But these days, with sales on the upswing in the Indian market, outsourcing is only part of the equation. Tel Aviv security-software maker Aladdin Knowledge Systems (ALDN) opened an office last year in Mumbai and is already looking to expand its presence there. "We see India as a huge opportunity rather than a threat since there is a big demand for our type of security products," says Jacob (Yanki) Margalit, chairman and CEO of Aladdin.

Housing for India's Middle Class

The latest to jump on the bandwagon are Israel's real estate developers. In the past two years they have committed billions of dollars to projects in India and are counting on its fast-growing economy to offset the slack from slowing markets in the U.S. and Europe. Property & Building Corp. (PTBL.TA), Electra Real Estate (ELCRE.TA), Elbit Imaging (EMITF), and Gindi Group are constructing everything from housing to hotels and shopping malls.

"We were debating between India and China and decided to go with the former because conditions there for foreigners to operate were a lot easier," says Segi Eitan, CEO of Property & Building. The company has bought land in four sites and is planning to build thousands of housing units for India's expanding middle class in Chennai and Hyderabad.

Even El Al (ELAL.TA), Israel's national airline, has felt the change. The carrier has beefed up capacity to Mumbai, and business class seats to India are hard to come by these days.

Israel's Largest Defense Customer

As for defense, India now has supplanted the U.S. as Israel's largest customer for weapons systems ranging from aerial reconnaissance planes to missiles and unmanned aerial vehicles. That has translated into growing sales for state-owned and private companies such as Israel Aerospace Industries (IAI), Rafael Advanced Defense Systems, and Elbit Systems (ESLT).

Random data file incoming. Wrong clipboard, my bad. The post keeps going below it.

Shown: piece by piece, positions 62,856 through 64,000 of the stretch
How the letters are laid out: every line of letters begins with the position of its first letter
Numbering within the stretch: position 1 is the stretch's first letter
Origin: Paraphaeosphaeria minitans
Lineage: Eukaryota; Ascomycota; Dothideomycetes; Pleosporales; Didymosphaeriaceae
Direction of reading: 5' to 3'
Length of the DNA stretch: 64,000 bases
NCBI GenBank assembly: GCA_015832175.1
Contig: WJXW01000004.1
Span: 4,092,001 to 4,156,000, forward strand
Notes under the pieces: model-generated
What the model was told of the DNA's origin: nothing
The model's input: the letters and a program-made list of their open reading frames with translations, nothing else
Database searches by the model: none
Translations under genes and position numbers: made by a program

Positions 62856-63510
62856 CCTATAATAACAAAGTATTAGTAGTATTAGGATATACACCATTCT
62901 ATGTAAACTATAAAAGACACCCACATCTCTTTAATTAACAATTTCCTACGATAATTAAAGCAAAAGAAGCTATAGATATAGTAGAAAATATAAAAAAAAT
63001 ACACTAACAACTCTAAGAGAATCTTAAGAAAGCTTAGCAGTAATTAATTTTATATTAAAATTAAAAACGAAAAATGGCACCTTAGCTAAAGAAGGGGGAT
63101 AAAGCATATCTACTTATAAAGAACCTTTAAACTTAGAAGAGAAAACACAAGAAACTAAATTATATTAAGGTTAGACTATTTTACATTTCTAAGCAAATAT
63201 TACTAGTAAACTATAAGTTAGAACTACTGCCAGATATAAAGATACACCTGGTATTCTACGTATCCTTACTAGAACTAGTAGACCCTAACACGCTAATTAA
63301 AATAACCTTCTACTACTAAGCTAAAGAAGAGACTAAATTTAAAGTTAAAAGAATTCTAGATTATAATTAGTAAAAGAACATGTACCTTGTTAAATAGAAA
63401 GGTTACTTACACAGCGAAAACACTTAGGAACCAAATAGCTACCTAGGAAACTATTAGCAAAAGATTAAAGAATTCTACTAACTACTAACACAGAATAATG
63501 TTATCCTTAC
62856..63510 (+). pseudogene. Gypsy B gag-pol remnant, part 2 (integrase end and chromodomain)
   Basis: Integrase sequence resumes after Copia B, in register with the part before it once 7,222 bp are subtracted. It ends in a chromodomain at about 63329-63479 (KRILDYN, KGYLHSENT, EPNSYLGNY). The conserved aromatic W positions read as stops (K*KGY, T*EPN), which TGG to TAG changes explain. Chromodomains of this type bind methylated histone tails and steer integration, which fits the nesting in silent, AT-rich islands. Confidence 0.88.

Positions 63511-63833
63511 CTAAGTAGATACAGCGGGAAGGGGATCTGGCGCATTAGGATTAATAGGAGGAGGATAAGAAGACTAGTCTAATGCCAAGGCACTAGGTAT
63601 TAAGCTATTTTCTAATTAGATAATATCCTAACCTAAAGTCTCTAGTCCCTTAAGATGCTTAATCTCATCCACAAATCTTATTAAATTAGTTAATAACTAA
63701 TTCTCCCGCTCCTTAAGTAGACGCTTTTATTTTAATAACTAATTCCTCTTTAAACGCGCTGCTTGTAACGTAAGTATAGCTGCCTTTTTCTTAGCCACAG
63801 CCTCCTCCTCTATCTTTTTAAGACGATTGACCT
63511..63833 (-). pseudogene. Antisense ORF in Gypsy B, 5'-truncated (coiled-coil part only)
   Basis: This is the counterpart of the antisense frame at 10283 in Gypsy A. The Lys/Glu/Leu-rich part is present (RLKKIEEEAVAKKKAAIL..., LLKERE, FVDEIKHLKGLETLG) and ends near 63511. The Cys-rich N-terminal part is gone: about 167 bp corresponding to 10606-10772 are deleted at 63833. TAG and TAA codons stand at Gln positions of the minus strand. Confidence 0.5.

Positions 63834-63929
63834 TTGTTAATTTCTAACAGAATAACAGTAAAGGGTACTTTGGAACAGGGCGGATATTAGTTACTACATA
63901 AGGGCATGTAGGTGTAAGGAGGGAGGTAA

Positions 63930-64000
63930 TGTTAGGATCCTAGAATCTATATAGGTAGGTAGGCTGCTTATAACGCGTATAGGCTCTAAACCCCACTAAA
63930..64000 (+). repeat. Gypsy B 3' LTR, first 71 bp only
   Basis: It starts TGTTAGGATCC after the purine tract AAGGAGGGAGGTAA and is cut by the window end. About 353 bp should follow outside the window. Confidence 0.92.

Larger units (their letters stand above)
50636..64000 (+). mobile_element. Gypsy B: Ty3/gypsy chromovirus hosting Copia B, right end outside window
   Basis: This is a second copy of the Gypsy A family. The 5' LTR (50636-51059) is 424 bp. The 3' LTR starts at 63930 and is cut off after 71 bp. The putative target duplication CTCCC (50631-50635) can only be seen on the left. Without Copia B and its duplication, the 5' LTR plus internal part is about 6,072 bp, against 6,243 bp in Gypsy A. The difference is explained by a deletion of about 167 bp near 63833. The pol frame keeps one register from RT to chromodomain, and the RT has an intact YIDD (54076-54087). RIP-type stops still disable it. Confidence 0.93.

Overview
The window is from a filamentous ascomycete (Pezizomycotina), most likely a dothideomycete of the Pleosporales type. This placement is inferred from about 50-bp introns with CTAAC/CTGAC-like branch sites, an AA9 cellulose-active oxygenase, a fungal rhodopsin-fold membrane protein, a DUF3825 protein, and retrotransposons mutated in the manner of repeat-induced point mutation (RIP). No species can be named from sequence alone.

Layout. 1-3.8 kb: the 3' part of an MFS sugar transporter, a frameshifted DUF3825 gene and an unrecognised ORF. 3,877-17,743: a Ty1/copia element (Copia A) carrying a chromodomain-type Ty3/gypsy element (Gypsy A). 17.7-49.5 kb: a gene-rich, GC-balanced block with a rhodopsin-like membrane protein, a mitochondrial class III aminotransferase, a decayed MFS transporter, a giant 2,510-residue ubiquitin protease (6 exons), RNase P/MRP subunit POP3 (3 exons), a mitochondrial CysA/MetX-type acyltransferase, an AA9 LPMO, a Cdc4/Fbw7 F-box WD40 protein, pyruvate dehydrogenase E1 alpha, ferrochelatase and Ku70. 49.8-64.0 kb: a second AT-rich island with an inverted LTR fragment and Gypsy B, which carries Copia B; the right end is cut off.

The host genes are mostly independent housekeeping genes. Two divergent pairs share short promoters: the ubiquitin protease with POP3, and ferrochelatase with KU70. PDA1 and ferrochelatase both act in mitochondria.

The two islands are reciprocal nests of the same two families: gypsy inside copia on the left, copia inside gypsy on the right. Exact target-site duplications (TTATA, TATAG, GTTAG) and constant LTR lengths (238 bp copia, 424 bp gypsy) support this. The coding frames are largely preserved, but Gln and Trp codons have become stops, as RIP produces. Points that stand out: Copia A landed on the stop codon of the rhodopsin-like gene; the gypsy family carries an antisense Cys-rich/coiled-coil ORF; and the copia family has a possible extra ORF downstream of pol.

News reports earlier this month said that the Indian Cabinet Committee on Security had approved a new $1.5 billion contract for IAI to develop and upgrade the Indian Navy's Barak missiles. The deal had been held up for more than a year because of accusations that former Indian Defense Minister George Fernandes had accepted a kickback from IAI—charges that both Fernandes and IAI have denied.

"This is the largest single deal ever for an Israeli defense company and underscores the critical importance of India for our industry," says the Israeli defense industry source. In February, IAI also signed a deal with the Indian industrial conglomerate Tata Group to set up a joint venture that will develop weapons systems for the Indian market.

To be sure, Israel can hardly expect to compete with bigger global players in the Indian market. Products from Israel accounted for less than 2% of India's $230 billion in total imports last year. But in key fields such as defense, agriculture, water, and high tech, Israel has what India is looking for. For such a small country, the benefits of the relationship are immense—and becoming even more so as Israel's traditional export markets in Europe and the U.S. flirt with recession.